Three days after his triumphant return from Singapore, Kim Jong Un visits his dentist’s office for cleaning and a checkup. Under the glare of three security agents the dentist lifts a syringe, smiles, and says, “Just a little Novocain.”
“Why Novocain for cleaning?” says one of the tough guys.
“The Dear Leader usually has some rather deep pockets of plaque. They’ll have to be removed or he may lose a few teeth.”
“Make sure he doesn’t,” says another rough guy.
“Get started,” says Kim.
“Yes sir.” The dentist gently inserts the needle into his gum. “This should take effect very soon.”
Two hidden cameras with sensitive microphones are recording this session.
“Congratulations on your marvelous agreement with Donald Trump,” says the dentist. “I hope the Korean Peninsula will soon be denuclearized.”
“We’ve spent seventy years and more than all our money to deter the United States from crushing us. Nothing will happen soon. I know President Trump thinks I’m going to start dismantling ballistic missiles and nuclear weapons in a couple of months, and maybe I should. I want the Americans to think we’re cooperating. I really do want to cooperate but not how they want. They expect me to surrender and hand over all my nuclear weapons. I suppose I’ll have to give them some but never all. I must be able to strike at least a few U.S. cities or they’ll march me through the streets of Pyongyang first chance they get.”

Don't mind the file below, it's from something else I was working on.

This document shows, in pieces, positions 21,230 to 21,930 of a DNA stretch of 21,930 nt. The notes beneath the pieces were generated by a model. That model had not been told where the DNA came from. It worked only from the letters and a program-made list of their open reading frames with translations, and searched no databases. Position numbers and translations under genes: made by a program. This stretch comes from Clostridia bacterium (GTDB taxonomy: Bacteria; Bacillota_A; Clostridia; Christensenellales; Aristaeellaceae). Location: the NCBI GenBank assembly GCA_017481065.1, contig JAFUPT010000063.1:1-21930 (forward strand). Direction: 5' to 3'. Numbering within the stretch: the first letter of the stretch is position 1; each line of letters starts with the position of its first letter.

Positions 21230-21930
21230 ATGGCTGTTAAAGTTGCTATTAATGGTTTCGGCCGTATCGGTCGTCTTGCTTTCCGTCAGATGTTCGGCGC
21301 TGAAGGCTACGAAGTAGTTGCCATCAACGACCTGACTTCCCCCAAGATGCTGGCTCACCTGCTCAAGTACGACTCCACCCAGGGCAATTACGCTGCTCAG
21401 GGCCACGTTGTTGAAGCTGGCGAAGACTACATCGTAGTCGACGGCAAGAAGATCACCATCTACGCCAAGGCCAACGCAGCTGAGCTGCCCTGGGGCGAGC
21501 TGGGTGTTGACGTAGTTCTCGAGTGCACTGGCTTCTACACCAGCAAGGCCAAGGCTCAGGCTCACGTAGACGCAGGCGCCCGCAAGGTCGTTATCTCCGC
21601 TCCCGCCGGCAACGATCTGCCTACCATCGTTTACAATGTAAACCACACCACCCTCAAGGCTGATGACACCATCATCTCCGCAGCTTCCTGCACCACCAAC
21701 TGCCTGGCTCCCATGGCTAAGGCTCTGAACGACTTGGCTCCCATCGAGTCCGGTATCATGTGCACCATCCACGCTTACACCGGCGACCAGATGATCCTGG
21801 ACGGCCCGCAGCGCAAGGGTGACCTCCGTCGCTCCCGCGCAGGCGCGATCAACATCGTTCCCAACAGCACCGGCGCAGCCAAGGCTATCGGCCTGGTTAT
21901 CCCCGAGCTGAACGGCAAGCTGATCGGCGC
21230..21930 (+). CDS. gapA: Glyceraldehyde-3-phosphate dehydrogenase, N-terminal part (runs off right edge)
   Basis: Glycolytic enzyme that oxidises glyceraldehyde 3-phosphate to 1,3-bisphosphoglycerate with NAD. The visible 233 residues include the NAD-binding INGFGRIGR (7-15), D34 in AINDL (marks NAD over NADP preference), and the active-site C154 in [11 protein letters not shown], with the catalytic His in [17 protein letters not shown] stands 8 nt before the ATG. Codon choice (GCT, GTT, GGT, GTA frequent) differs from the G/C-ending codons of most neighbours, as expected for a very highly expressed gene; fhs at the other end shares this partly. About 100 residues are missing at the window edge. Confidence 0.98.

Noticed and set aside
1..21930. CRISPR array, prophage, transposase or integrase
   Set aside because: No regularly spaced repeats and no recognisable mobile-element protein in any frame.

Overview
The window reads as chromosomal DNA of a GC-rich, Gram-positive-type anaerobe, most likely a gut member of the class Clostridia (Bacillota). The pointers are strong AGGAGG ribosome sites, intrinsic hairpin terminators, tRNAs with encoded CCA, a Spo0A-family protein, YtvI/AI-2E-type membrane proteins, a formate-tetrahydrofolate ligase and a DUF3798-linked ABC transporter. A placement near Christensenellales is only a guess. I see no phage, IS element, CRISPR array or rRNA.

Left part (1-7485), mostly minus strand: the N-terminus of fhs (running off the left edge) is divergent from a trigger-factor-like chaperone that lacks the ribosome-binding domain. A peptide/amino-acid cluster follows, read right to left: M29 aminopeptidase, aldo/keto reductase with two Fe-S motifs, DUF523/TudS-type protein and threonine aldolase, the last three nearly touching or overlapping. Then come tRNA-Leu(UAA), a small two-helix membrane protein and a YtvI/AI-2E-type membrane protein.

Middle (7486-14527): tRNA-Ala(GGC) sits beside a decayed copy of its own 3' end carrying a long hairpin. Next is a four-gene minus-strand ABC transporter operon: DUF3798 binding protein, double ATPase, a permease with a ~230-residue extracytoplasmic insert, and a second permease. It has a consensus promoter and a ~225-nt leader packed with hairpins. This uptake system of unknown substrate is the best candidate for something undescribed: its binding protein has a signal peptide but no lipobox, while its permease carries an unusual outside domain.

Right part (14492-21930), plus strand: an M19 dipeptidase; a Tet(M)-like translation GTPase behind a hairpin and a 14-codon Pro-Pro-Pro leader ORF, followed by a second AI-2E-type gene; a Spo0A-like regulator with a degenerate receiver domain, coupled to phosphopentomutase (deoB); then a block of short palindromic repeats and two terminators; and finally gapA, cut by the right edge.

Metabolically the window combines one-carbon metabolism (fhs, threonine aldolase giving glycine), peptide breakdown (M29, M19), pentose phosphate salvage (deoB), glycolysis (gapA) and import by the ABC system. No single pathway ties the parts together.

“Our people would never permit that,” the dentist says.
“Look how Italy turned on Mussolini and Libya on Gaddafi. People back whoever’s got them by the throat. I don’t like choking them but I can’t let people say bad things. I can’t even let them think that way. If they do, their families also suffer. Imagine what they’ll do if I ever weaken? But I’m not conceding I ever will. I’m confident we can build a paradise. President Trump’s right. We can be rich like South Korea and Singapore. But people with money and knowledge don’t like dictators. They’ll complain and agitate and overthrow me if they can. And the Americans will help. So will the South Koreans and Japanese. I might not even be able to depend on the Chinese if they think I’m a pain in the ass. I’m really trying to help my people. I don’t like seeing them malnourished. I don’t like having to imprison them. What if they get out? They won’t escape as long as I have nuclear weapons. Trump may not be bluffing, though. I may have to fight or turn over my sword.
“Or maybe I won’t have to do either. I’m going to negotiate and make promises and stall and continue moving slowly, and when the Americans start threatening me again, and holding joint military exercises with our dangerous brothers to the south, I’ll make some concessions. In fact, I’ll already have made concessions. I’ll have destroyed old bombs and equipment and test sites irrelevant for the future. And I’ll plan a huge new ceremony and invite President Trump to stand beside me as I blow up more junk. Trump will love it. He’ll give me thumbs up and salute my generals and I’ll pat his back and, this time, I’ll even embrace him.”
“Get to work,” a tough guy tells the dentist.
He nods and says, “Open wide, Chairman Kim.”
As Kim Jong Un continues talking with increasing intensity and diminishing coherence, security agents call a special emergency medical team and arrest the dentist. Chemists determine Kim has been given a massive dose of methamphetamine. The dentist’s name is removed from the door and his whereabouts are unknown. Cameras continue transmitting an empty office to the National Security Agency.